Fruit Ripening

Significant molecular, genetic, biochemical, cellular, physical and visual transitions occur during fruit ripening. Among several processes:

  • degradation of cell wall components (to make fruits softer)

  • degradation of starch (to make fruits sweeter)

  • degradation of toxic compounds (to make fruits edible)

  • Chloroplast to Chromoplast transition (from green to colorful fruits)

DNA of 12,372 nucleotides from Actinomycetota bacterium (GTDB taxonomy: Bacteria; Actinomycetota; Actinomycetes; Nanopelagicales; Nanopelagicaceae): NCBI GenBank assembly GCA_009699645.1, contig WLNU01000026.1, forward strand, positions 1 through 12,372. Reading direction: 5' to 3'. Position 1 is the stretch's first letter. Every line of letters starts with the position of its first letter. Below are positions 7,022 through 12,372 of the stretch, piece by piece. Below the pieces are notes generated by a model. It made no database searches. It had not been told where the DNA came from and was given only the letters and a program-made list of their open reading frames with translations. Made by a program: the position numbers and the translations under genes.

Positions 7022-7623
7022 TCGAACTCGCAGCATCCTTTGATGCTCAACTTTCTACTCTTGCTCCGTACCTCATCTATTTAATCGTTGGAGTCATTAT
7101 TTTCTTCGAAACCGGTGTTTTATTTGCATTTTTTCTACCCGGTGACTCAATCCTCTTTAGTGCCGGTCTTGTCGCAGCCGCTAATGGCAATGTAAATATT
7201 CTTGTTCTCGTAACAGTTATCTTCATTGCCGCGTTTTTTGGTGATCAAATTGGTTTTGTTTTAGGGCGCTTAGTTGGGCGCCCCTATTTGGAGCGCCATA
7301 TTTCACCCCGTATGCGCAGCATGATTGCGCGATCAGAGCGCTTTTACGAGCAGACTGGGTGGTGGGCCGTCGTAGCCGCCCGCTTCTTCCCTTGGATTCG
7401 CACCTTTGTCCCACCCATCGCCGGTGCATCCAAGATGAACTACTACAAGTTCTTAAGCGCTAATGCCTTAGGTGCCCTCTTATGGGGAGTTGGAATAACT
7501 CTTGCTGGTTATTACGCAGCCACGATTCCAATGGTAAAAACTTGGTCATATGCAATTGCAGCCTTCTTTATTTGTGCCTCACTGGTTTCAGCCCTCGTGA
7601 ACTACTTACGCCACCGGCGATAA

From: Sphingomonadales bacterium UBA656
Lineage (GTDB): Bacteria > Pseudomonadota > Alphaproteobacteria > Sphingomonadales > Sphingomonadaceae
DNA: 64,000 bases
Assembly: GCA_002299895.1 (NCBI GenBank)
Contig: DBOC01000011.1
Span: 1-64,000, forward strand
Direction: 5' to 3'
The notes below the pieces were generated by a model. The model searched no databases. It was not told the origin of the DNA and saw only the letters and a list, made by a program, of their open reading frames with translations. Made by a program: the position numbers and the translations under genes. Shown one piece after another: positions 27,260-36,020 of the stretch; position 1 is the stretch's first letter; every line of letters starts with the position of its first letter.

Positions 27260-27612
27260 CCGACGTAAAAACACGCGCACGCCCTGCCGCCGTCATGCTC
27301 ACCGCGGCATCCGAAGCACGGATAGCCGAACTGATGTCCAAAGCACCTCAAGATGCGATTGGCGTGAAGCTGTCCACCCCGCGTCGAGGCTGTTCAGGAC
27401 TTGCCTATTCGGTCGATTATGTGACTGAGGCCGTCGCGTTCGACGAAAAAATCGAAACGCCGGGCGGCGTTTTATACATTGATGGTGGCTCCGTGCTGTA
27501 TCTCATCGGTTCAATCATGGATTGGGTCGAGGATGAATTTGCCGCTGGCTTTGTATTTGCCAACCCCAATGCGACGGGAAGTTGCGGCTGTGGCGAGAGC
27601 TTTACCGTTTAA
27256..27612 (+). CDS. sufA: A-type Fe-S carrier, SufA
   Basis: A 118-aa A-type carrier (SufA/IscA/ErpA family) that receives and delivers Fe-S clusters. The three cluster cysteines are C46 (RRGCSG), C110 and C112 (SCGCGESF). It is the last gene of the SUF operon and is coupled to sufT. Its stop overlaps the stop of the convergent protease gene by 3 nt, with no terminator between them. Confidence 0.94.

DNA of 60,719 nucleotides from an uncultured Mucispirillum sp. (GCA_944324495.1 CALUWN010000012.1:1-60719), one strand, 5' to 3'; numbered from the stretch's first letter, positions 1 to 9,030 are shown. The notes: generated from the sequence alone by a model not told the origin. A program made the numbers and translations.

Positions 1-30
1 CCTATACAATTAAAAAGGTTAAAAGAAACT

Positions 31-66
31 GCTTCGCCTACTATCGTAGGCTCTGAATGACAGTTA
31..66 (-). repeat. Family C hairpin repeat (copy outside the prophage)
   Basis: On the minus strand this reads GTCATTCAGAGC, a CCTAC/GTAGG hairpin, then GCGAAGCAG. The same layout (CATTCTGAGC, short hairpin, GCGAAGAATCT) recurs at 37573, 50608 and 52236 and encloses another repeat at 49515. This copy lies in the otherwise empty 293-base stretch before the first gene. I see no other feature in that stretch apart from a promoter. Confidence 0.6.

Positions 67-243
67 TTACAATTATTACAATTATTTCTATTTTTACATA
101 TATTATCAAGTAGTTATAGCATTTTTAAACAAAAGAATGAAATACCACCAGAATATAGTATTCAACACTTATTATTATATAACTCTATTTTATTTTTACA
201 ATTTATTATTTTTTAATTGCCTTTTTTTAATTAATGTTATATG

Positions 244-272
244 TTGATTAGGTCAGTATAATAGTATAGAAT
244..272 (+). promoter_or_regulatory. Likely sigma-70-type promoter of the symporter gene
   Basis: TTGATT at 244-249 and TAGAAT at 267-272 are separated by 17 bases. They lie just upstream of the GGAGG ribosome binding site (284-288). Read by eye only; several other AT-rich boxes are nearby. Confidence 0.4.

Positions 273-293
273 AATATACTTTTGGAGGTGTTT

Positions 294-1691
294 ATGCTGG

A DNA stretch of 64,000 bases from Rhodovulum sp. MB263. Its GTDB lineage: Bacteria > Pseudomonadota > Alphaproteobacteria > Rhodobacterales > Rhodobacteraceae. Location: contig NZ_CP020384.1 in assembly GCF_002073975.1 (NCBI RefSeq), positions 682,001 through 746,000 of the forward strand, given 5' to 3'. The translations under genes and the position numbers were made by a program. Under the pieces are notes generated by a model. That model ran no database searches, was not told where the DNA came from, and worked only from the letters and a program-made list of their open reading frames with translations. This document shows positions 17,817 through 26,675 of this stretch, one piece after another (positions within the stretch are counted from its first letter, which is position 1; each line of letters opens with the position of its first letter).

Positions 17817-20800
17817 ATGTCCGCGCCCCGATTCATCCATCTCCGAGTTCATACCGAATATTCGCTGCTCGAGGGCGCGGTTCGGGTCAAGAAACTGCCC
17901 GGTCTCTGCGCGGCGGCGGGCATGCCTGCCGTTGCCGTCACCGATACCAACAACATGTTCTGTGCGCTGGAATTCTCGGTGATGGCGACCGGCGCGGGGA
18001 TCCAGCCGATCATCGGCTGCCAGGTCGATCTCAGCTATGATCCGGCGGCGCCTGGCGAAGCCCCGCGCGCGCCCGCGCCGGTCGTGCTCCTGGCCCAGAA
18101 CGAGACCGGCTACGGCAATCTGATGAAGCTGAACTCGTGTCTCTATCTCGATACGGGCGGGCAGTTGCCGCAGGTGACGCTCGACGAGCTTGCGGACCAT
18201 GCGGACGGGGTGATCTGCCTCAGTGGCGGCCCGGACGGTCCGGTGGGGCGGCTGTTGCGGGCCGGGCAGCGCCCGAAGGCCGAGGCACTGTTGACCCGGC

• Proteome remodeling

Ripening of climacteric fruits (such as tomato, apple, and banana) is induced by the gaseous hormone, Ethylene, whose biosynthesis and signaling perception are largely regulated by the UPS. Recently, it was shown that chromoplast biogenesis is also regulated by a UPS-related mechanism (CHLORAD). Furthermore, there is data suggesting the involvement of autophagy in fruit ripening.